Use the File>Import Integrated Circuit Library menu option to import the file in which you stored your exported NAND circuit in step e.

After importing the file, scroll down to the bottom of the lefthand pane of components. You should see a section labeled
Custom
that contains a legolike building block for your NAND circuit. (Do not use the builtin NAND gate underLogic Gates
. Use your building block underCustom
.) 
You can insert a copy of your NAND building block into your circuit by using the Selection Tool to drag the NAND building block into the circuit. You should see a box that looks like this:

Add wires to connect :

the input switch for
x
to the pinx
in your NAND building block 
the input switch for
y
to the piny
in your NAND building block 
the output of your NAND building block to the output light bulb of the circuit.


Test different combinations of values for the inputs, and you should see that your NAND building block behaves exactly the way that your NAND circuit did!

Once you are done, make sure to save the final version of your circuit.


Build a partial arithmetic logic unit that accepts three inputs:
x
,y
, andop
, where a value of 0 forop
means that the circuit should compute and outputx + y
(with carry) and a value of 1 forop
means that the circuit should compute and outputx * y
.Begin by filling in the following truth table:
op x y r1 r0 0 0 0 0 0 1 0 1 0 0 1 1 1 0 0 1 0 1 1 1 0 1 1 1 where
r1
andr0
are the two bits of the result:x y  r1 r0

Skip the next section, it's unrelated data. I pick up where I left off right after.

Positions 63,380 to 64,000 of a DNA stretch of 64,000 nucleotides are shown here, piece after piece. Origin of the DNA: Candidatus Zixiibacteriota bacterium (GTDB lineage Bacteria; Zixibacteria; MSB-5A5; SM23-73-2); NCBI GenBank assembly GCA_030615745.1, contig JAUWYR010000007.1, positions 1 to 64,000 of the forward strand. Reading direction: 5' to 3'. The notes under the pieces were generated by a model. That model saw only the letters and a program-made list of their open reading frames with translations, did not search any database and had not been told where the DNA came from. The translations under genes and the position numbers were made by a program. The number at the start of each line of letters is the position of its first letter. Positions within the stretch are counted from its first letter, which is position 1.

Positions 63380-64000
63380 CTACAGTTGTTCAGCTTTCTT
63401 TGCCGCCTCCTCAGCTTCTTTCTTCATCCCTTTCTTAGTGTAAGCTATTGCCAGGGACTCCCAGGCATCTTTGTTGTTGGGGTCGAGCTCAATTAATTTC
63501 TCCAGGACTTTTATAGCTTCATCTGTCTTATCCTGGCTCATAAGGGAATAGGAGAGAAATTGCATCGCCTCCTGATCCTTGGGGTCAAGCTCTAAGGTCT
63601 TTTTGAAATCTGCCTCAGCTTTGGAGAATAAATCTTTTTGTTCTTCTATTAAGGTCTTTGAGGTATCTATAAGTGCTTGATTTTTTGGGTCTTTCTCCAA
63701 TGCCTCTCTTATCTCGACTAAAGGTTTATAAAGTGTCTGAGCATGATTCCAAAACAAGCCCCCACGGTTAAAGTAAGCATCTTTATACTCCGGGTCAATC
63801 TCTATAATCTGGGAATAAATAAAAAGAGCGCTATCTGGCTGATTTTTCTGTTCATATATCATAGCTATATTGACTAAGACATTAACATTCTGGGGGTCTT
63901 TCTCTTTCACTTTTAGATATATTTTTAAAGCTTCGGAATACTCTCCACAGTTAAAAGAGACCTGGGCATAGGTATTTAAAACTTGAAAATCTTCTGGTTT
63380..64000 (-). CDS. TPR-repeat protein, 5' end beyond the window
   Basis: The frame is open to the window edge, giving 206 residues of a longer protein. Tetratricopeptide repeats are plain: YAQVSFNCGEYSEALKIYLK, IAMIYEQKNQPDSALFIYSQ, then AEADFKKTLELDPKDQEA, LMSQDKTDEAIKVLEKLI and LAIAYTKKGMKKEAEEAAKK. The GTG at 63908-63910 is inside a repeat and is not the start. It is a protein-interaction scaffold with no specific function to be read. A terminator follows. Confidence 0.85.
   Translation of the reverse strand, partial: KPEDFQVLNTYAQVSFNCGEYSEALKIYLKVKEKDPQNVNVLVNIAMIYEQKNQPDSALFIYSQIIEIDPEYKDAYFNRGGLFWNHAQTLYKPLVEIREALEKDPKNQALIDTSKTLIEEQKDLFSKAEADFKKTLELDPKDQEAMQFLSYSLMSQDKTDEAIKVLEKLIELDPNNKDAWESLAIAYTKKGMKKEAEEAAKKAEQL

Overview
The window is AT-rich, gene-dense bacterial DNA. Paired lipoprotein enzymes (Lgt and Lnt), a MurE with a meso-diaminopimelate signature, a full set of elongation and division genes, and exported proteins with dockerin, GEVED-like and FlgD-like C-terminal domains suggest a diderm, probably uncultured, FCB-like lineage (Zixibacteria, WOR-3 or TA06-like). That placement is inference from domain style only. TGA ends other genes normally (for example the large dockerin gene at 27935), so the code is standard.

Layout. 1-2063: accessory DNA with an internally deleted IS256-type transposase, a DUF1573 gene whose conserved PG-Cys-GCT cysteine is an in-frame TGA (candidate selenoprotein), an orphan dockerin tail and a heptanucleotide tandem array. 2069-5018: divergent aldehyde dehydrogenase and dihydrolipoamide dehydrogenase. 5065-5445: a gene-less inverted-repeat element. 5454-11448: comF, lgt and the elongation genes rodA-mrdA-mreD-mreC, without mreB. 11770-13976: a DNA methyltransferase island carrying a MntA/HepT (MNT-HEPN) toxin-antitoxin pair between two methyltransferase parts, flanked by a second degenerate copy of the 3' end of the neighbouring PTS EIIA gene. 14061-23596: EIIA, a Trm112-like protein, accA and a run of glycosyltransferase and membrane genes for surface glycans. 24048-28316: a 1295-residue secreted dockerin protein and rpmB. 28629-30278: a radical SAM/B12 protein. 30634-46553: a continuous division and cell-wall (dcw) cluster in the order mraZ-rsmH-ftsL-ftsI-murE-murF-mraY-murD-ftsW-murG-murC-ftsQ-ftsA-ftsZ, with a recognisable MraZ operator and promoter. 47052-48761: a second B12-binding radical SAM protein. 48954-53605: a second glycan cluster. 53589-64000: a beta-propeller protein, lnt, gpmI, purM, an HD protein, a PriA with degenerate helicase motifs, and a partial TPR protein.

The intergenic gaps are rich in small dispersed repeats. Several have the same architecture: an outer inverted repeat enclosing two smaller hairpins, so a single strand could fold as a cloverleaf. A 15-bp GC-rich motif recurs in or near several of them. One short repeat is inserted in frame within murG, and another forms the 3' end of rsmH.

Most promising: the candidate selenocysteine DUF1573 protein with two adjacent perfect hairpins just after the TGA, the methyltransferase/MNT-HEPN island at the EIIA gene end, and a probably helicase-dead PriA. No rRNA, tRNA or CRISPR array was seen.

In the case of addition,
r1
is the carry bit. In the case of multiplication,r1
will always be 0.Next, use minterm expansion twice – once for each result bit – and create a separate subcircuit for each of those bits.
Use the following file for your work:
Once you are done, make sure to save the final version of your circuit.
Task 4: Submit your work
You should use Apollo to submit the following files:
 your
lab5task2.logicly
file containing your solution to Task 2  your
lab5task31.logicly
file containing your solution to the first problem of Task 3  your
lab5task32.logicly
file containing your solution to the second problem of Task 3  your
lab5task33.logicly
file containing your solution to the third problem of Task 3
Don’t worry if you didn’t finish all of the tasks. You should just submit whatever work you were able to complete during lab.
Here are the steps:
 Login to Apollo, using the link in the lefthand navigation bar. You will need to use your Kerberos user name and password.
 Check to see that your BU username is at the top of the Apollo page. If it isn’t, click the Log out button and login again.
 Find the appropriate lab section on the main page and click “Upload files.”
 For each file that you want to submit, find the matching upload section for the file. Make sure that you use the right section for each file. You may upload any number of files at a time.
 Click the “Upload” button at the bottom of the page.
 Review the upload results. If Apollo reports any issues, return to the upload page by clicking the link at the top of the results page, and try the upload again, per Apollo’s advice.
 Once all of your files have been successfully uploaded, return to the upload page by clicking the link at the top of the results page. The upload page will show you when you uploaded each file, and it will give you a way to view or download the uploaded file. Click on the link for each file so that you can ensure that you submitted the correct file.